3. 3. Definitive Guide to Marketing Metrics and AnalyticsWhy Should I Read the Definitive Guideto Marketing Metrics and Analytics?Do you know what profits a 10% increase This guide will help you do just that. Wein your marketing budget would generate? will help you answer key questions like:According to the Lenskold Group’s 2010 B2B • What are the most important marketing 5 QUESTIONS TO GUIDE YOURLead Generation Marketing ROI Study, the metrics for me to use? MEASUREMENT INSIGHTmost common answer to this question is 1. What are your specific objectives for marketing • How can I measure my various marketing“I Don’t Know.” investment and how will you connect your programs’ impact on revenue and profit?Forty-four percent (44%) of qualified investments to incremental revenue and profit? • How can I best communicate marketingmarketers have no idea what a 10% budget 2. What impact would a 10% change in your results with my executive team and board?increase could do for their companies. marketing budget (up or down) have on your • Which personnel, procedural, and profits and margins over the next year?If you fit into this 44%, you will experience cultural changes need to occur within my The next three years? Five?difficulty protecting your budget. In fact, you’ll organization so I can implement marketinglikely find yourself asking the question the other 3. Compared to relevant benchmarks (historical, measurement?way around: “What will happen now that my competitive, marketplace), how effective are youbudget has been decreased by 10%?” • And many more… at converting marketing investment into revenueYou can’t expect your organization to place value and profit growth? The bottom line of any business is the topon something you’re unable to quantify. line: revenue and faster growth! 4. Which are appropriate targets for improving revenue leverage (defined as dollars of profit So let’s get started. over dollars of marketing and sales spend) over the next few years? Which initiatives will get you there? 5. What questions do you still need to answer with regard to your knowledge of the return on marketing investments? What are you going to do to answer them? (Source: MarketingNPV) © 2011 Marketo, Inc. All rights reserved. 3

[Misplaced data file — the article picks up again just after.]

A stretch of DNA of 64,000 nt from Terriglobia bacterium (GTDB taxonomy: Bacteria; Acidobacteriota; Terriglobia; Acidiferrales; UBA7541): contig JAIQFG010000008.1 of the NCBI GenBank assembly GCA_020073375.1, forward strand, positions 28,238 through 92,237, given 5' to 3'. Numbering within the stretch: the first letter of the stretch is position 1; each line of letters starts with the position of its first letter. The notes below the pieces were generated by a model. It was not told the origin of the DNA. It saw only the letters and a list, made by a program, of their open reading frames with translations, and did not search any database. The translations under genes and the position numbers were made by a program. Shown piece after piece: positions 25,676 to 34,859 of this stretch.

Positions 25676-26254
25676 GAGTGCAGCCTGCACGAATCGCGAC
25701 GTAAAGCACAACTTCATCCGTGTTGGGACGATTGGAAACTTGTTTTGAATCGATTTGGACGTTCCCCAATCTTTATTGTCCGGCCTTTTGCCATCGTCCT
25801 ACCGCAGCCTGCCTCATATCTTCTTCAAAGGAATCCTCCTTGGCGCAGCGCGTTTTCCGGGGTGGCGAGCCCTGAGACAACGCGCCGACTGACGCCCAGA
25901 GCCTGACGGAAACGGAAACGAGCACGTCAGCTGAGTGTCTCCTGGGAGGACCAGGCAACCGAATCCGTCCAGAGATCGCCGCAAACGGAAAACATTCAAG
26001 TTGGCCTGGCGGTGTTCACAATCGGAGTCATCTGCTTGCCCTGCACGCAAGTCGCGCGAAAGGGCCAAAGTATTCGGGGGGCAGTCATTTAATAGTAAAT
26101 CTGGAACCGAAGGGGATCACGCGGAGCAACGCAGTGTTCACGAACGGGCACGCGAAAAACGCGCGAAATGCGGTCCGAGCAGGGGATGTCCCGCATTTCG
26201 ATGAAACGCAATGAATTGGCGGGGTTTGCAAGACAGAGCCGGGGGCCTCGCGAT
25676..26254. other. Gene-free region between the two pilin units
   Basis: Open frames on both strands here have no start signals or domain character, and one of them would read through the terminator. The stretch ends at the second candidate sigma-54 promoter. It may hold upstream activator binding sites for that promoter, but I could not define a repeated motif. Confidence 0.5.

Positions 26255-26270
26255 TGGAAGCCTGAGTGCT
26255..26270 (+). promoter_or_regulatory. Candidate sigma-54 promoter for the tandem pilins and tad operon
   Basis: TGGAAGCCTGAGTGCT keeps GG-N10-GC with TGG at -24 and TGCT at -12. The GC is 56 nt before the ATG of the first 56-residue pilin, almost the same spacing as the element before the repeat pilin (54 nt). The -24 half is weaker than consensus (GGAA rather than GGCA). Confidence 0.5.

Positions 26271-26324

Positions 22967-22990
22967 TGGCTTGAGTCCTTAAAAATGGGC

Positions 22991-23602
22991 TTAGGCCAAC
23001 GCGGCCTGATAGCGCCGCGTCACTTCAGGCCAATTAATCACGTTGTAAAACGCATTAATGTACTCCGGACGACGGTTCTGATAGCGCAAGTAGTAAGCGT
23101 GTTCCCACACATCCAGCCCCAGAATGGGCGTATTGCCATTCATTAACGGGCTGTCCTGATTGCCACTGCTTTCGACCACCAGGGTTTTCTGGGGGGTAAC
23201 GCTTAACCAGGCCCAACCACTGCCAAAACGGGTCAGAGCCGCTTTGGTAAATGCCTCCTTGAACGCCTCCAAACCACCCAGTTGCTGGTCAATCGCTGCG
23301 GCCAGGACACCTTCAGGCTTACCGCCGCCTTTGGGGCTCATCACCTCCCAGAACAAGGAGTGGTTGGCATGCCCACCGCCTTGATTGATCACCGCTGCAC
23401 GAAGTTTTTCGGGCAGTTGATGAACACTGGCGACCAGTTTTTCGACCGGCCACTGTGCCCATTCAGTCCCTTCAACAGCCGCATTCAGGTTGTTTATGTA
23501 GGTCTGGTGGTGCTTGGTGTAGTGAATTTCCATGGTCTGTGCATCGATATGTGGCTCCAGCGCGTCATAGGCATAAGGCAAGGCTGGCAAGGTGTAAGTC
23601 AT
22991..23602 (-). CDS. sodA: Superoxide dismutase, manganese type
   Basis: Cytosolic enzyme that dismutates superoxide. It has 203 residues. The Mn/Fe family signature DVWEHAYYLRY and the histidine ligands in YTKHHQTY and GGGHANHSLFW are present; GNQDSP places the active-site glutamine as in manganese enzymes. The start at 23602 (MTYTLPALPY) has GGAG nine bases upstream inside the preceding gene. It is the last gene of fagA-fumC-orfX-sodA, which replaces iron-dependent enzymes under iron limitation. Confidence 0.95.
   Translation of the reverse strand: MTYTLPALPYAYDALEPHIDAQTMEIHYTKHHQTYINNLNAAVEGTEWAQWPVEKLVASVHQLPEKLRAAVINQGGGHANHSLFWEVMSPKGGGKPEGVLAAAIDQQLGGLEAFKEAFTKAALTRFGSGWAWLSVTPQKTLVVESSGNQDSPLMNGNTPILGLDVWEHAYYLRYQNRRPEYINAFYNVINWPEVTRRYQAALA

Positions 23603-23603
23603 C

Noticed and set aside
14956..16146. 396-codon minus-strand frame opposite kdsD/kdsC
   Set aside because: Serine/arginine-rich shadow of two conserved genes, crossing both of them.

4. 4. Definitive Guide to Marketing Metrics and AnalyticsPart 1: MeasurementBuilds Respect andAccountability © 2011 Marketo, Inc. All rights reserved. 4
  5. 5. Definitive Guide to Marketing Metrics and AnalyticsPart 1: Measurement Builds Respectand AccountabilityMarketing suffers from a crisis of credibility. • How much profit was made last quarterTypically, executives outside the marketing versus this quarter?department perceive that marketing exists • How much revenue and profit do you CUT PROGRAMS TO BUILD CREDIBILITYsolely to support sales, or that it is an arts and forecast for the next quarter? According to Marketo CEO Phil Fernandez, the #1crafts function that throws parties and churnsout color brochures. Either way, marketing • Why are you confident in the above answers? thing a marketer can to do to build credibility withoften does not command the respect it the CEO is to offer some cuts to marketing programs.deserves. Soft metrics like brand awareness, GRP, Show that you are “de-funding” things you impressions, organic search rankings and previously did that either A) didn’t work; B) weren’tWhat can marketers do so they are seen reach are important – but only to the extent aligned with evolving company goals; or C) seemas part of a machine that drives revenue that they quantifiably connect to hard less important now than other initiatives. This helpsand profits? How can marketers take more metrics like pipeline, revenue, and profit. demonstrate a strong sense that you are managing acontrol over the revenue process, build the portfolio of investments, and that you are willing torespect of their organizational peers, and Of course, marketers must track and measure the impact of all key marketing activities, make hard choices with company money.earn a seat at the revenue table? both hard and soft. But keep all but the most critical metrics internal to marketing.Use metrics that matter to By speaking the same quantitative languagethe CEO and CFO as the CEOs and CFOs, marketers will betterIt’s no secret that CEOs and boards don’t communicate marketing’s value and impact tocare about the open rate of your last email the executive suite. Seventy-six percent (76%) of B2B marketing professionals agreecampaign or your last press release’s numberof views. See Part 4 for more on how to measure or strongly agree that their “ability to track marketing ROI givesIn today’s economy, CEOs and CFOs the right revenue metrics. marketing more respect.” Source: Forrester Researchcare about growing revenue and profits:• How much faster are we growing now versus last quarter? Last year? © 2011 Marketo, Inc. All rights reserved. 5